The Philippine president's offer of work and possible amnesty to holdouts from a violent Muslim rebel group that battled troops last year may bring momentary calm to an embattled southern island, experts say.
President Rodrigo Duterte visited that city, Marawi, on May 11 with pledges to provide shelter and “livelihood assistance” to 27 surrendered holdouts of the Maute Group, the presidential website says.
The group joined hands from May through October last year with the Islamic State-backed Abu Sayyaf rebels to fight troops for control of the largely Muslim city. Their fight was part of a decades-old struggle for Muslim autonomy on the southern Philippine island Mindanao.
Duterte’s move will help deter new violence in Marawi in the short term, analysts say, if he proves sincere. That calm would help the city rebuild, allowing more of its 200,000-plus inhabitants to return after fleeing the war. It might raise hopes among other rebel groups on Mindanao, the historically violent island where Marawi is located, for better interaction with the government, they say.
“It’s a confidence building measure to try to perhaps deal with resentment and fears,” said Maria Ela Atienza, political science professor at University of the Philippines Diliman. “If people of Marawi will indeed be prioritized, then people who sympathize with the Maute Group can look at this as another opening.”
Danger of resurgence
People from Marawi wonder when they can go home. Some worry that government reconstruction will be channeled into an industrial zone rather than the original sites of their homes and stores, Atienza said.
The promise of Chinese reconstruction aid has fanned new fears. she said. China granted $79.5 million in Marawi reconstruction aid as it tries to patch over an old maritime sovereignty dispute. Total reconstruction is due to cost $1.1 billion. Local officials are also talking to a consortium of five Chinese and five Filipino companies about how to rebuild, domestic media reported in April.
Duterte’s offers this month came just ahead of the Muslim holy month of Ramadan, casting it as a “diplomatic gesture,” said Rhona Canoy, president of an international school in the nearby city Cagayan de Oro and part of a family active in local politics. People from the city feel “a lot of resentment” because of the extent of war damage, she added.
For Maute Group members who surrendered, Duterte indicated last week he would offer “idle land” in their home province to grow rubber trees and produce palm oil, the head of state’s website says.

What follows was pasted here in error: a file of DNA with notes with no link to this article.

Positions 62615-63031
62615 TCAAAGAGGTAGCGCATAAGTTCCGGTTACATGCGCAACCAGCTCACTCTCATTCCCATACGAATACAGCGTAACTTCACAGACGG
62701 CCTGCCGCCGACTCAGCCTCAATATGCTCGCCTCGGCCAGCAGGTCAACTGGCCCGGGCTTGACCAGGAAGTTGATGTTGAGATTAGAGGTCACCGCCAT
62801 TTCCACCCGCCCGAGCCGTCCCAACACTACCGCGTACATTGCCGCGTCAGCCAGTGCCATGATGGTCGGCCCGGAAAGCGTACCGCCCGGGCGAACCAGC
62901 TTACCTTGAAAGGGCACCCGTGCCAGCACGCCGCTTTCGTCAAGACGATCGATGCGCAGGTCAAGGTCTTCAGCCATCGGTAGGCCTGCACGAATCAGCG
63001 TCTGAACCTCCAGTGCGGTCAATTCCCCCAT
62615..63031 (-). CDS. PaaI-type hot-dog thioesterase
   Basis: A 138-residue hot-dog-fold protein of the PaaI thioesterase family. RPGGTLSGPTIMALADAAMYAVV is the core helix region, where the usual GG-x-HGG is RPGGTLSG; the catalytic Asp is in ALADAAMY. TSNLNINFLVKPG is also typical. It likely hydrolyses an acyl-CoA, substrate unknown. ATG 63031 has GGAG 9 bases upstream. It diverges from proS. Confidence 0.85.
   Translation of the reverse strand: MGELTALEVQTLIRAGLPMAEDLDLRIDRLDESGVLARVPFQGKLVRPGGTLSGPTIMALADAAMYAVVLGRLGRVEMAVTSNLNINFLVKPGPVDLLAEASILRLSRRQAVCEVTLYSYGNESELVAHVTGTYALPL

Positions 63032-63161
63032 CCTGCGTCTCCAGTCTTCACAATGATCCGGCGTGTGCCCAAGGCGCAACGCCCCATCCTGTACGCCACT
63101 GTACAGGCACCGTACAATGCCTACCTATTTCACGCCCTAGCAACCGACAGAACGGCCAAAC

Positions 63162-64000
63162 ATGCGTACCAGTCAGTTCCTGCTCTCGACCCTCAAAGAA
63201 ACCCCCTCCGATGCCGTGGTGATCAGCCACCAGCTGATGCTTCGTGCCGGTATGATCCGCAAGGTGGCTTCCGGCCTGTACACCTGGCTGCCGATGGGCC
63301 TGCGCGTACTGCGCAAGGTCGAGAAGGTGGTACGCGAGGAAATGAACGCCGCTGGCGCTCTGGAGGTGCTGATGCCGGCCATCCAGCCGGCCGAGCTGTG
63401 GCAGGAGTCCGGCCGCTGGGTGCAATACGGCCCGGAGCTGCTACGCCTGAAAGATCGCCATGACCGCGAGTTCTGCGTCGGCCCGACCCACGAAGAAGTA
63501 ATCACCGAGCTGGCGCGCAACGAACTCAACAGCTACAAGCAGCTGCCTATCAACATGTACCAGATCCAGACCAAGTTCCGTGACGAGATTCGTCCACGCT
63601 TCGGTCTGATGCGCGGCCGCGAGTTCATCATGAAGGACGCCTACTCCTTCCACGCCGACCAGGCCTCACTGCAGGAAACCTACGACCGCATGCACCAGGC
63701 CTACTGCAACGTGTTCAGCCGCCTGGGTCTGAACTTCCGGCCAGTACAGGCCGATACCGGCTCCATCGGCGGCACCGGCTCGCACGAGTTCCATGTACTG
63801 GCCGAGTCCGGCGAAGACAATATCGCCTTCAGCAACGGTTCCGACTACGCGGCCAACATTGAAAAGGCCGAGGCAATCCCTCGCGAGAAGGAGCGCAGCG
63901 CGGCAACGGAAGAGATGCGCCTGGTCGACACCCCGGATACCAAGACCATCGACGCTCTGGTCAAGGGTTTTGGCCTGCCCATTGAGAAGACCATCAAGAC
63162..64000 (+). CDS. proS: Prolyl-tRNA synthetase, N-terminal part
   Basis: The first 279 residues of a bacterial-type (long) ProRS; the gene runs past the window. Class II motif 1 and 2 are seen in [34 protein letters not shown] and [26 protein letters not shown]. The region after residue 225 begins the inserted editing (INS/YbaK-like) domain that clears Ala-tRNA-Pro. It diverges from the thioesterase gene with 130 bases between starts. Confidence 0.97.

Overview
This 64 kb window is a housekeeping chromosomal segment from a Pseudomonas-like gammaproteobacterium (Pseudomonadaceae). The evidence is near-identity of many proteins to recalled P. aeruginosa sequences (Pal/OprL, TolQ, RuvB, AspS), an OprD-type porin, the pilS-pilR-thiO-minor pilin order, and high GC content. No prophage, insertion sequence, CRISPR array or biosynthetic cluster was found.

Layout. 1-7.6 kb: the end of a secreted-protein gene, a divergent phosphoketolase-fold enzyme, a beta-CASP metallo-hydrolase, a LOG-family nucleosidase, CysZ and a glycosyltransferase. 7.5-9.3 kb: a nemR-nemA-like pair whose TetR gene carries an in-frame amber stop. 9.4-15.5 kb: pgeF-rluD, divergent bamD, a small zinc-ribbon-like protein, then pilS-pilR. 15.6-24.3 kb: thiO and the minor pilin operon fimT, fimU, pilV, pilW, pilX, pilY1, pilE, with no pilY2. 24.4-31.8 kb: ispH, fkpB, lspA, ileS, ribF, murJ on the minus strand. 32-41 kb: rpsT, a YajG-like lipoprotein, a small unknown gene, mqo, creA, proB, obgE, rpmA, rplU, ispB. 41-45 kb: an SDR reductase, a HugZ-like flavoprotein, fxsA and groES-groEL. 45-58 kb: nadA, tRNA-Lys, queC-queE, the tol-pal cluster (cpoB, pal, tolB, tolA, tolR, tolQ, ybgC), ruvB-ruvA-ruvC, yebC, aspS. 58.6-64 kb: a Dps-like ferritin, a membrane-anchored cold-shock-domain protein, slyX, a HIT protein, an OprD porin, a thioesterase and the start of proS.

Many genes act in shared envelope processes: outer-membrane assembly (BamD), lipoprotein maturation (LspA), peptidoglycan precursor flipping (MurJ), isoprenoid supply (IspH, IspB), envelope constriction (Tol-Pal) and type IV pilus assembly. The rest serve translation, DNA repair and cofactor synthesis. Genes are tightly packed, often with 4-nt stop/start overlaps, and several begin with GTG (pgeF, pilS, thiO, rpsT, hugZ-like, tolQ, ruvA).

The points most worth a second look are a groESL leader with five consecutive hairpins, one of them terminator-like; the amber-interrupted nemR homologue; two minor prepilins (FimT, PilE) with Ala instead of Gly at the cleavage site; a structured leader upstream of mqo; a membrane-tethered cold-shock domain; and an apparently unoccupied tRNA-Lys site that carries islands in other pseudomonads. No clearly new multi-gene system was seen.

Duterte said on his visit he would look into the possibility of amnesty for Maute rebels with old arrest warrants but willing to surrender. They “should be willing to talk peace” and avoid Islamic State or any alliance with the country’s armed communist rebels, he said.
The president in office since mid-2016 has tried other routes, including talks with the violent founder of another rebel group, to quell violence by Mindanao.
It’s unclear whether Duterte will keep his pledges to Marawi, Atienza said.
Marawi will be hard to pacify long term, Canoy said, because of its history of trade in illegal goods.
Rebel groups in Mindanao have shown a pattern of retrenching under new names or different locations after fights with troops or police. Muslims have lived in the 21 million-population island’s west and outlying islands for some 500 years, chafing at times against the country’s Christian majority over resources.
About 121,000 people have died from related conflicts since the 1960s and 1,127 died in Marawi last year.
“As far as the long-term peace is concerned, that’s never really been Marawi in the first place, so I don’t know how it’s going to work out,” Canoy said. “Marawi has always been a violent city. It’s been our wild west.”
Muslim Mindanao’s 20 rebel groups may want solutions other than amnesty and a livelihood, analysts caution. One group, the Moro Islamic Liberation Front, wants Congress to pass a stalled law that would give them greater autonomy following a 2014 peace deal, for example.
Duterte asked Congress in April to pass the law this year, domestic media say.
Foreign sympathizers of Islamic State (ISIS), an international terrorist outfit that weakened last year near its bases in Iraq and Syria, might also reenter the Philippines to help rebels, said Enrico Cao, a Ph.D. student of international affairs and strategic studies at Tamkang University in Taiwan.
Philippine officials suspected that Islamic State-backed Indonesians and Malaysians reached Marawi last year to support the Maute rebels.
“I think the military knows that the ISIS flags have been flying in those villages for some time now. And I think the ideology is very difficult to root out,” said Eduardo Araral, associate professor at the National University of Singapore’s public policy school.